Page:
By vahid ahmadi
Vahid Ahmadi shares the ZBrush and Photoshop workflow behind his female elf, including a video on sculpting the hair and armor…
I am freelance digital sculptor, 3D character modeler, and here’s some quick tips about making Elf which was sculpted and rendered in ZBrush, with post effects done in Photoshop. This piece is based on a concept by Daeho Cha.
Step 1: Blocking big shapes and forms in ZBrush
I used a base mesh that I had posed and started sculpting, and it took me about 38 days to finish. For the armor I modeled one side then duplicated it and moved it to the other side, of course if you want to do it this way you should autogroup it in order to not add deformation. I also created a video for the real-time hair and armor workflow:
Step 2: Using free ZBrush materials
I use my own ZBrush materials created using preset ZBrush materials such as skin shade4, double shade, basic material, 4quad shader, and trishader. I have shared them with you and you can download them for free from following links on Mediafire and Dropbox.
Step 3: Painting in ZBrush
Well, I randomly hand painted using ZBrush, using different masking options which are pretty good and should never be ignored; they can always add subtle changes here and there to the model and its shown in the images. I used different masking systems and played around with the values to have more random effects.
Step 4: Making hair and wings in ZBrush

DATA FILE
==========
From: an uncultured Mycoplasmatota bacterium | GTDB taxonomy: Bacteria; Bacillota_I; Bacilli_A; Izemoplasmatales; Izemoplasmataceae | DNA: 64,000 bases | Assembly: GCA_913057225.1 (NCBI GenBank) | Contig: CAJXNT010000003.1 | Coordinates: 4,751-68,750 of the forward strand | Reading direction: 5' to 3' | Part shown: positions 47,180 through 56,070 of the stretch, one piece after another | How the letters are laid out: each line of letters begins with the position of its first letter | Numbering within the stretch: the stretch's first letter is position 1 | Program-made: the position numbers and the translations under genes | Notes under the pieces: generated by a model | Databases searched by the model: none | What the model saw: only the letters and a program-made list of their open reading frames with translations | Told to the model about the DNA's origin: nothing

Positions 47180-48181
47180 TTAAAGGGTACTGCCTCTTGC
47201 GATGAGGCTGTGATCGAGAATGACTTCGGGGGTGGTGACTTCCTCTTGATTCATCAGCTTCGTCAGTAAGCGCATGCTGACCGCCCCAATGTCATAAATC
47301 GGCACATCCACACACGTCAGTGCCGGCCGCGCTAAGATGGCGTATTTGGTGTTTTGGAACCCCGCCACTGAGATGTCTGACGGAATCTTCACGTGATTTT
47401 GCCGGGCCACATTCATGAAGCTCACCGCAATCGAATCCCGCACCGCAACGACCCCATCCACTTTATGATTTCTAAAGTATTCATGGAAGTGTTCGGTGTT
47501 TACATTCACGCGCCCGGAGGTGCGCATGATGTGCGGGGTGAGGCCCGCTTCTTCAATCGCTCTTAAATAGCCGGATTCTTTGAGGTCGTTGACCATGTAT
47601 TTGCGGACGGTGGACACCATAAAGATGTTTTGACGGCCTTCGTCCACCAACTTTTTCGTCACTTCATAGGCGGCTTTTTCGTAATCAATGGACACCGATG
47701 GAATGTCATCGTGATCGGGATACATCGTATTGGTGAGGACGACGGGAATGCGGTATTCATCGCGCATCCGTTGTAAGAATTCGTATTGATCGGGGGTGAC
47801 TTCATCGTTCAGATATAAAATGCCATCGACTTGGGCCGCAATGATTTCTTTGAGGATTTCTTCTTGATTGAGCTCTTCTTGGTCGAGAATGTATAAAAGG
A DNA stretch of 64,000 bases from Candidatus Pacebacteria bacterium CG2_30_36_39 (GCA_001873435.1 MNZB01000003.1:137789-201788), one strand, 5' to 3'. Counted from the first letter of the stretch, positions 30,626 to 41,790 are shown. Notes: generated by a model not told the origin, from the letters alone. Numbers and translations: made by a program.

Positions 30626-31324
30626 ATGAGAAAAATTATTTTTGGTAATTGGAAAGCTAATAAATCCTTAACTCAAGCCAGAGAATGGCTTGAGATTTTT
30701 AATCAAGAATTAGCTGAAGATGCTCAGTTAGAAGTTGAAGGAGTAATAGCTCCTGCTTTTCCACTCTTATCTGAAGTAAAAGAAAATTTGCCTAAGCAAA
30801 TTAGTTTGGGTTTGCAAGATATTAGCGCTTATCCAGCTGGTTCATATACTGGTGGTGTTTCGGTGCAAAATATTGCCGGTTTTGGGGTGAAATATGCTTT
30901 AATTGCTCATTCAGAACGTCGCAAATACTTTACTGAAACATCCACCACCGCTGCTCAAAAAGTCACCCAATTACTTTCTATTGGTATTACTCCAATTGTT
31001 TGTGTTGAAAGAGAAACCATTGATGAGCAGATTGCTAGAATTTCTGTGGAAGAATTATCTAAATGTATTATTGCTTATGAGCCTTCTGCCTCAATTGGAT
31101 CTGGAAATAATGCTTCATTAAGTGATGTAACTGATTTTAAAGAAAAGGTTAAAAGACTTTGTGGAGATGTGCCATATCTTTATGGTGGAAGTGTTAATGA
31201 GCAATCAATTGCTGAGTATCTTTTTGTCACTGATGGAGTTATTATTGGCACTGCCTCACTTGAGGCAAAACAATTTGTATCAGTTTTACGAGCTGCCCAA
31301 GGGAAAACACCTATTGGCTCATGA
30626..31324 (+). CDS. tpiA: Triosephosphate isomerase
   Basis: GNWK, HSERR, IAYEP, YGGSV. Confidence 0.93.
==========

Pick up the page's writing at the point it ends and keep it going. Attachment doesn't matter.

For the hair and some stylized strands on the wings I used this free hair plugin, and another one called Xmd hair that you can be found here. I modeled everything using ZBrush Zmodelr, the topology brush, Zsphere topology, as well as some curve brushes from the curve section of ZBrush. You can see my hair process in the video above. The key thing for good stylized hair is giving a good amount of variation.
Step 5: Using ZBrush HDRI and rims
When you have glossy materials you want to add some reflections to them. You can add environment reflections using the ZBrush light tab and adding HDRI pictures there, and play around with the material values as well as light values to add more subtle effects to your work.
Step 6: ZBrush render set up
I used two simple settings for the renders which you can see in the images below. You can make harsher shadows and softer shadows while adjusting the angle and blur and rays. There are two basic materials; a soft gray one give softer rim lights, and one with the spec applied gives harsher rim lights because of their variation in spec, diffuse, and so on… They can give different values to your render so be mindful of that.
Step 7: Mixing passes with the right color choices
For better color choices I use Photoshop’s plugin called coolorus which is very handy for selecting different color schemes, and there are many more like this, but I like this one. Simply mix all your ZBrush passes together with patience and control everything there to make it work.